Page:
"They aren't. But I expect Samuel telegraphed to them to meet him under
the clock at Charing Cross disguised, when they would hear of something to their advantage.
Oh, I wonder what it is. It _must_ be something real this time."
Since the day when Simpson
woke me up at six o'clock in the morning to show me his stance-for-a-full-wooden-club shot I
have distrusted his enthusiasms; but Myra loves him as a mother; and I--I couldn't do without
him; and when a man like that invites a whole crowd of people to come to your flat just about the
time when you are wondering what has happened to the sardines on toast--well, it isn't polite to
put the chain on the door and explain through the letter-box that you have gone away for a week.
"We'd better have dinner a bit earlier to be on the safe side," I said, as Myra gave me a parting
brush down in the hall. "If any further developments occur in the course of the day, ring me up at
the office. By the way, Simpson doesn't seem to have invited Peter. I wonder why not. He's
nearly two, and he ought to be in it. Myra, I'm sure I'm tidy now."
"Pipe, tobacco, matches, keys,
money?"
"Everything," I said. "Bless you. Goodbye."
"Good-bye," said Myra lingeringly. "What do
you think he meant by 'as time is so short'?"
"I don't know. At least," I added, looking at my
watch, "I do know. I shall be horribly late. Good-bye."
I fled down the stairs into the street, waved
to Myra at the window ... and then came cautiously up again for my pipe. Life is very difficult on
the mornings when you are in a hurry.
At dinner that night Myra could hardly eat for excitement.
"You'll be sorry afterwards," I warned her, "when it turns out to be nothing more than that he has
had his hair cut."
"But even if it is, I don't see why I shouldn't be excited at seeing my only
brother again--not to mention sister-in-law."
"Then let's move," I said. "They'll be here directly."
Archie and Dahlia came first. We besieged them with questions as soon as they appeared.
"Haven't an idea," said Archie, "I wanted to bring a revolver in case it was anything really
desperate, but Dahlia wouldn't let me."
"It would have been useful too," I said, "if it turned out to
be something merely futile."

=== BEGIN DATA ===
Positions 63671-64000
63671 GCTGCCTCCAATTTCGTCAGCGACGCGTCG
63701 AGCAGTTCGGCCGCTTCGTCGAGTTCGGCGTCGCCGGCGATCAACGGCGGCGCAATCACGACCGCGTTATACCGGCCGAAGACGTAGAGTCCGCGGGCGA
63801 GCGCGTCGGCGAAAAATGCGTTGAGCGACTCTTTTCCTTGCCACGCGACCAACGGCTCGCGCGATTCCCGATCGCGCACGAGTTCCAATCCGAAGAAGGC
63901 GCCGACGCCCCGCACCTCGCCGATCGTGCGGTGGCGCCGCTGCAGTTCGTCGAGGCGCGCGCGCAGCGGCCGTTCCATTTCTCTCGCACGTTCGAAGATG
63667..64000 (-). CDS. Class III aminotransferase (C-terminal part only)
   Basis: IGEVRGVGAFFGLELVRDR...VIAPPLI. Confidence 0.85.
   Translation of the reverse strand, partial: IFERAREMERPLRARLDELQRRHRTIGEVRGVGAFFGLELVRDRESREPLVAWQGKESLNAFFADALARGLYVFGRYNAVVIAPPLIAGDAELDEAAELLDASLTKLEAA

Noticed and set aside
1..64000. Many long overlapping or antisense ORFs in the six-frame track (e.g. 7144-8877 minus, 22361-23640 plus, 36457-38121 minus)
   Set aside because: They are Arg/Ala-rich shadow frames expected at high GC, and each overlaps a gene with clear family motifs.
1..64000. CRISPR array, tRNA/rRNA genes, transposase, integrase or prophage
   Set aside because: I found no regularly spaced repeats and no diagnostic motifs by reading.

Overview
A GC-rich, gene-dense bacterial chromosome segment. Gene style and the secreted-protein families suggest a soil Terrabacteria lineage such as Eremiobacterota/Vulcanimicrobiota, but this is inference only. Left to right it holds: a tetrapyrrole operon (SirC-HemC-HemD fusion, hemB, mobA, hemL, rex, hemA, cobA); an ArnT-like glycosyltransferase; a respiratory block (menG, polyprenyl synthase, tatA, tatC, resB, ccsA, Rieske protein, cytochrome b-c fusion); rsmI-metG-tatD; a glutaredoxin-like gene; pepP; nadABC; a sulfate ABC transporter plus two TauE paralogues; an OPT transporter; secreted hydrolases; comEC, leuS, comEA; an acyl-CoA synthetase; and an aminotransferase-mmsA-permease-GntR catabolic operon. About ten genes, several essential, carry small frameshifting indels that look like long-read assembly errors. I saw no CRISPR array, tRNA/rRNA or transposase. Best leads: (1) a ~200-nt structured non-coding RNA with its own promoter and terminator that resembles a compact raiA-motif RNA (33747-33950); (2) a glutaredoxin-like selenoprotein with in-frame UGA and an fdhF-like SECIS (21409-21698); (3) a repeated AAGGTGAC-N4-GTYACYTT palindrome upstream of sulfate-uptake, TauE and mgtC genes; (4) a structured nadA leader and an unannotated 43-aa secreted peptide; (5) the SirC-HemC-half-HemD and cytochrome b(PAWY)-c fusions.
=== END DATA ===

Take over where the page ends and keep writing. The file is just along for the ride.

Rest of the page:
"You're not going to hurt my Samuel, however futile it is," said Myra.
"Dahlia, how's Peter, and will you have some coffee?"
"Peter's lovely. You've had coffee, haven't
you, Archie?"
"Better have some more," I suggested, "in case Simpson is merely soporific. We
anticipate a slumbering audience, and Samuel explaining a new kind of googlie he's invented."
Entered Thomas lazily.
"Hallo," he said in his slow voice. "What's it all about?"
"It's a raid on the
Begum's palace," explained Archie rapidly. "Dahlia decoys the Chief Mucilage; you, Thomas,
drive the submarine; Myra has charge of the clockwork mouse, and we others hang about and
sing. To say more at this stage would be to bring about a European conflict."
"Coffee, Thomas?"
said Myra.
"I bet he's having us on," said Thomas gloomily, as he stirred his coffee.
There was a
hurricane in the hall. Chairs were swept over; coats and hats fell to the ground; a high voice
offered continuous apologies--and Simpson came in.
"Hallo, Myra!" he said eagerly. "Hallo, old
chap! Hallo, Dahlia! Hallo, Archie! Hallo, Thomas, old boy!" He fixed his spectacles firmly on his
nose and beamed round the room.
"We're all here--thanking you very much for inviting us," I
said. "Have a cigar--if you've brought any with you."
Fortunately he had brought several with him.
"Now then, I'll give any of you three guesses what it's all about."
"No, you don't. We're all waiting,
and you can begin your apology right away."
Simpson took a deep breath and began.
"I've been
lent a villa," he said.
There was a moment's silence ... and then Archie got up.
"Good-bye," he
said to Myra, holding out his hand. "Thanks for a very jolly evening. Come along Dahlia."
"But I

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say, old chap," protested Simpson.
"I'm sorry, Simpson, but the fact that you're moving from the
Temple to Cricklewood, or wherever it is, and that somebody else is paying the thirty pounds a
year, is jolly interesting, but it wasn't good enough to drag us up from the country to tell us about
it. You could have written. However, thank you for the cigar."
"My dear fellow, it isn't
Cricklewood. It's the Riviera!"
Archie sat down again.
"Samuel!" cried Myra. "How she must love
you!"
"I should never lend Simpson a villa of mine," I said. "He'd only lose it."
"They're some very
old friends who live there, and they're going away for a month, and the servants are staying on,
and they suggested that if I was going abroad again this year--"
"How did the servants know
you'd been abroad last year?" asked Archie.
"Don't interrupt, dear," said Dahlia. "I see what he
means. How very jolly for you, Samuel."
"For all of us, Dahlia!"
"You aren't suggesting we shall
all crowd in?" growled Thomas.
"Of course, my dear old chap! I told them, and they're delighted.
We can share housekeeping expenses, and it will be as cheap as anything."
"But to go into a
stranger's house," said Dahlia anxiously.